Low-Income Weatherization Assistance Program
Arizona's ARRA Weatherization Assistance Program estimates it has saved over $18,339.30 for homeowners* since the first ARRA home retrofit was completed by NACOG on Sept. 4, 2009. To date, 365 home energy retrofits have been completed statewide using stimulus funds. This has cut kWh usage in Arizona by 162,438 and reduced emission offsets equivalent to 296,541 miles not driven on Arizona roads.
If you are a residential applicant (homeowner) or renter (with landlord permission), please click here to see if you qualify for weatherization assistance.
Single-family homes, multi-family homes (townhomes, duplexs, apartment complexes) and mobile homes or trailers, qualify for this program as long as it is a primary residence in Arizona.
If you qualify, click here for contact information in your city or county.
ARIZONA STATE UNIVERSITY-CHANNEL 8 HORIZON
Nov. 10, 2009 – Segment on Weatherization Program to show what services are available for Arizonans.
Click here to view.
|WAP Top Ten: Completed homes as a percentage of target for ARRA |
|5. CIty of Phoenix
|7. Tucson Urban League
|8. Gila County
|9. Pima County
|10. Maricopa County
||Click here to view weekly status reports. They include: Grant Amount; Current Status; Current Issues; and Current Successes. |
NEW! Weatherization Assistance for Income-Eligible ArizonansAgenda ARRA Grant Amendment (pdf) Minutes (pdf) Sign-In Sheet (pdf)
Monday, April 18, 2011 @ 10:30 AM
Agenda (pdf) Program Year 2011 DOE WAP Funding Plan and Application (pdf) Minutes (pdf) Sign-In Sheet (pdf)
Weatherization Assistance for Low-Income Persons
Wednesday, October 27, 2010 @ 2:00 PM
WEATHERIZATION ASSISTANCE CREATES LOCAL JOBS (December 2009)
The Weatherization Assistance Program (WAP) enables income-eligible families to reduce their energy bills by making their homes more energy efficient.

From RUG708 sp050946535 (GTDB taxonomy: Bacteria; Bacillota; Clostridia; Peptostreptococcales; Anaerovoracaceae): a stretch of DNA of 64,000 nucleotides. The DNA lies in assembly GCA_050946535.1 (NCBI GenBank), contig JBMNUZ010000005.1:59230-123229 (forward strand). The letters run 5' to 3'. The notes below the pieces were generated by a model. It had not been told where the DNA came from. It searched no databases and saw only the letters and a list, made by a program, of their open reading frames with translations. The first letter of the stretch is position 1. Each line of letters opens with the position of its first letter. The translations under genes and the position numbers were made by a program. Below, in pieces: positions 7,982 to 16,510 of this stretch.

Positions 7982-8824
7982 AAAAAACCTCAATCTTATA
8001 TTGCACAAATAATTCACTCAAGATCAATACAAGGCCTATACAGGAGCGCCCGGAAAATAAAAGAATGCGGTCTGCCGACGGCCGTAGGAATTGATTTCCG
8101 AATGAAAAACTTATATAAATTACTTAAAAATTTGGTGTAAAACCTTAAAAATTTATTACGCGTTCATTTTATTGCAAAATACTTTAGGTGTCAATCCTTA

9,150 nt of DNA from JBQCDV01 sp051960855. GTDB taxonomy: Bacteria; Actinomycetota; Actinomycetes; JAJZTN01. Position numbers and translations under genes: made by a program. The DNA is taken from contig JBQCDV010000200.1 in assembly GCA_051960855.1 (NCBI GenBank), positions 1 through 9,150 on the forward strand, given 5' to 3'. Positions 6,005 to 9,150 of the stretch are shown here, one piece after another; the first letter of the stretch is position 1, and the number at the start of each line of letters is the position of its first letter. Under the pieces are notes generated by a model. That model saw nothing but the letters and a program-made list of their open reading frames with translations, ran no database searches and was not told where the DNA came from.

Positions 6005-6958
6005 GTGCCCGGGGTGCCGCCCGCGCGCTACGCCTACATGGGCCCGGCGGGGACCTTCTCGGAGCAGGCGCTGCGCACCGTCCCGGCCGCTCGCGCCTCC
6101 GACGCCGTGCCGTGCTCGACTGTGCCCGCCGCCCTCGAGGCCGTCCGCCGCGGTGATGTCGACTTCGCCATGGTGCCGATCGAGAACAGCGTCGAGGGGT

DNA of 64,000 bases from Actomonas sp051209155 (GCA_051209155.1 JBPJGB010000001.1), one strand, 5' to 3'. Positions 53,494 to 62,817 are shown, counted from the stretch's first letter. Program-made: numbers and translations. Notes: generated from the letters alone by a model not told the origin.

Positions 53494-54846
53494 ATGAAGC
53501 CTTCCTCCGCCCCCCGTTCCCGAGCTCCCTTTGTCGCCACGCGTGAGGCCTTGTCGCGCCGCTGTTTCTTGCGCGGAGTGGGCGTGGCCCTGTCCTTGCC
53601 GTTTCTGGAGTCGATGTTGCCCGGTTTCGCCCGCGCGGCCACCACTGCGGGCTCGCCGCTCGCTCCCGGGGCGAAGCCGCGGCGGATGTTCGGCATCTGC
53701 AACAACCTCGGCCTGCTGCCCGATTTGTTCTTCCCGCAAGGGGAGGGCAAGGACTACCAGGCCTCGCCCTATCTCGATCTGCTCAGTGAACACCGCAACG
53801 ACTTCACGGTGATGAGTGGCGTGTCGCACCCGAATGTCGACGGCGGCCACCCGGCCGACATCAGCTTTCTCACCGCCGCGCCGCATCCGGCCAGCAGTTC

Since 1977, weatherization services has been provided to more than 6.2 million low-income families. Under the Recovery Act, the program is expanding, creating local jobs across the country even as it helps additional low income residents enjoy greater home comfort, safety and energy efficiency.
Here is a story that puts a personal face on what's happening:
As Recovery Act money arrives to expand home weatherization programs across the country, Zachary Stewart of Phoenix, Ariz. and others have found exciting opportunities not only to start working again, but also to find a calling. (VIDEO)
BUSINESSES: If you are a business (interested in partnering with this program), vendor (interested in selling products, materials or supplies) or an energy technician (interested in job opportunities) or construction worker (interested in job training), click here for contact information for areas you are interested in serving.
8-17-10 Governor Brewer Announces Additional Weatherization Funding
Weatherization Assistance Public Hearing (held April 16, 2010) Application (PDF)
Agenda (PDF) Minutes (PDF)
The Low-Income Weatherization Assistance Program has the primary mission of reducing the fuel or electricity expense for space heating, space cooling, and water heating for income-eligible households, while improving the health and safety of the dwelling"s occupants.
The program began as an anti-poverty initiative by the federal government shortly after the Arab Oil Embargo of 1973. After providing the first grant to the state of Maine, the program quickly expanded to encompass most of the New England states. In 1976, Congress gave the Federal Energy Administration (FEA) the authority to operate a National Weatherization Assistance Program that would distribute funds to state governments. The former FEA was eventually folded in the new U.S. Department of Energy in 1980.